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July 27, 2010 > Obama praises wins, says businesses need help

Obama praises wins, says businesses need help

Submitted By AP Wire Service

WASHINGTON (AP) - President Barack Obama on Friday proclaimed a week of ``enormous progress'' in fixing economic problems and cracking down on Wall Street, prodding the Senate to do even more by passing tax credits for small businesses.

In the midst of a sleepy, steamy day in Washington, Obama went before the cameras to try to frame the state of the economy in his own terms.

He praised a trio of matters he signed into law this week - an overhaul of financial regulations, an effort to shrink wasteful government payments, and an extension of unemployment benefits for millions of jobless people - as the governing that people expect.

The president said fresh revelations of big bank bonuses underscore the need for the financial regulation bill he signed into law this week. Obama noted that the Treasury Department's pay czar reported 17 banks gave their top executives $1.6 billion in bonuses while receiving billions of dollars in bailout money.

Obama then pivoted to pressuring Congress to send him a bill to help struggling small businesses.

A measure emerging in the Senate would create a new lending fund to help community banks offer loans, help states encourage more private-sector lending and eliminate capital gains taxes for certain investments in small businesses, among other steps.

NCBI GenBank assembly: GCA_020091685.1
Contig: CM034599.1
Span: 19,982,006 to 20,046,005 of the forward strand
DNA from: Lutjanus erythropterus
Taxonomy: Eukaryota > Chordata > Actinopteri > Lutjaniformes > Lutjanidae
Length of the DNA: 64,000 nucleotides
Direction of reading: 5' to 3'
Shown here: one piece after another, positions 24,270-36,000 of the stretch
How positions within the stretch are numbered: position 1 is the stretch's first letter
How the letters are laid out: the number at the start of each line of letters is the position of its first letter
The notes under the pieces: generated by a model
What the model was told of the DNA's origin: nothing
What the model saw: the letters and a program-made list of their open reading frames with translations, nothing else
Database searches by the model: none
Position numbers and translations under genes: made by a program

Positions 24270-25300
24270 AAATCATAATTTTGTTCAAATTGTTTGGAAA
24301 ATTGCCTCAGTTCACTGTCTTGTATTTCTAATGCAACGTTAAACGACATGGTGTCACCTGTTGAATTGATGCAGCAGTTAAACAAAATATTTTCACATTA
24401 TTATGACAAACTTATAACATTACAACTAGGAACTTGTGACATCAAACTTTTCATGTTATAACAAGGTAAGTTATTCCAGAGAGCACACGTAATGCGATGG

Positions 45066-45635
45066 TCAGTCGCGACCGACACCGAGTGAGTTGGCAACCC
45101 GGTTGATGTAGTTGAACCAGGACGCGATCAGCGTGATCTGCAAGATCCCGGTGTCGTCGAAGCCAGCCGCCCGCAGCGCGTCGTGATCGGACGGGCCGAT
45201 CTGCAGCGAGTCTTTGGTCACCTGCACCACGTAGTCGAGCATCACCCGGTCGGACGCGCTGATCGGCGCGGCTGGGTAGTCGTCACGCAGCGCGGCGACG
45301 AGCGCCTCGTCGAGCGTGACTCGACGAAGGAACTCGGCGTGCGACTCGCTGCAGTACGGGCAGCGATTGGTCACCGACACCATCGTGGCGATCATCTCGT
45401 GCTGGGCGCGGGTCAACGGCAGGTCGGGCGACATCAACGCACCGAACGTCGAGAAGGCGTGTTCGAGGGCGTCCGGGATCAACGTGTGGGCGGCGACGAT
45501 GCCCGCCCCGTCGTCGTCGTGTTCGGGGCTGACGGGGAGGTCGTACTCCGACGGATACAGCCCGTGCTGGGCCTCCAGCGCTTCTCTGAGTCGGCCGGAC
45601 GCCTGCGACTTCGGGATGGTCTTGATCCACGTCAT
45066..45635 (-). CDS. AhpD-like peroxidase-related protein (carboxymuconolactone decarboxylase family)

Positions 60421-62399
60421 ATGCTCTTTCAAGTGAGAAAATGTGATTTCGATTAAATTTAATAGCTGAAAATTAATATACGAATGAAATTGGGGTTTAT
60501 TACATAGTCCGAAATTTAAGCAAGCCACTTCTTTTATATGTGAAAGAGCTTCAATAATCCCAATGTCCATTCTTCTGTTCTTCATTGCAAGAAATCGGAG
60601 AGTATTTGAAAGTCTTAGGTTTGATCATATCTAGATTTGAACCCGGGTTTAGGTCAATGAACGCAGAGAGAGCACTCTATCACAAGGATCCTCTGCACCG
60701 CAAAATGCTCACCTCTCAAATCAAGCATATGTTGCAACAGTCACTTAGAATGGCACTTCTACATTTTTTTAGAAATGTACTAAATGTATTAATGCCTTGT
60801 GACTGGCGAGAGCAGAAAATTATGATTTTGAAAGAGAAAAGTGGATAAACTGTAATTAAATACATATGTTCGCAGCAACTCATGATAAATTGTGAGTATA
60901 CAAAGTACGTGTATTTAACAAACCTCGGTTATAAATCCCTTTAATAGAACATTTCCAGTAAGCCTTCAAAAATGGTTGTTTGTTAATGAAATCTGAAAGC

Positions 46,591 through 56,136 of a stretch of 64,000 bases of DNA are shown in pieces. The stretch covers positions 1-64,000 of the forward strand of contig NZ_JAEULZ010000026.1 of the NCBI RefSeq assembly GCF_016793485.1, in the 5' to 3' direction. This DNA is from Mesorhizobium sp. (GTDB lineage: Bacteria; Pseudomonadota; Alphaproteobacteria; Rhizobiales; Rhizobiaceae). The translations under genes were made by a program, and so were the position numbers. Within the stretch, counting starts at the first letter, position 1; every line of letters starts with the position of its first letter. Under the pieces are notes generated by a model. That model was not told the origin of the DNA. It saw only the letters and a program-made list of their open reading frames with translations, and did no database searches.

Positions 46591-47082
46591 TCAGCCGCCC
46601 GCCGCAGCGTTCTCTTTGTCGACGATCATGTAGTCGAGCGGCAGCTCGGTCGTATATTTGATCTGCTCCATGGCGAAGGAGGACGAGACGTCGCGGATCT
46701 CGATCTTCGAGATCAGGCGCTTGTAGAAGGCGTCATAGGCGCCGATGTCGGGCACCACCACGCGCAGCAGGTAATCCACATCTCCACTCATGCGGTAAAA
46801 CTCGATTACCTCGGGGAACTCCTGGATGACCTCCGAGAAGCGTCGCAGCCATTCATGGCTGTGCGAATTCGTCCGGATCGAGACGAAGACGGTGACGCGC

``Taken together, we made enormous progress this week on Wall Street reform, on making sure that we're eliminating waste and abuse in government and in providing immediate assistance to people who are out there looking for work,'' Obama said in a brief statement in the Roosevelt Room.

``But ultimately our goal is to make sure that people who are looking for a job can find a job,'' he said.

More than 14.6 million people were out of work in June. The economy is slowing as consumers cut back spending under the strains of 9.5 percent unemployment, lackluster wage gains and sagging home values. Businesses are wary of hiring because of uncertainty about the strength of the economic rebound.

A year and a half into his presidency, Obama is under mounting pressure to show more economic gains, particularly on the job front. The sour public mood about the economy is poised to be a major factor when voters go to the polls in the November midterm elections.

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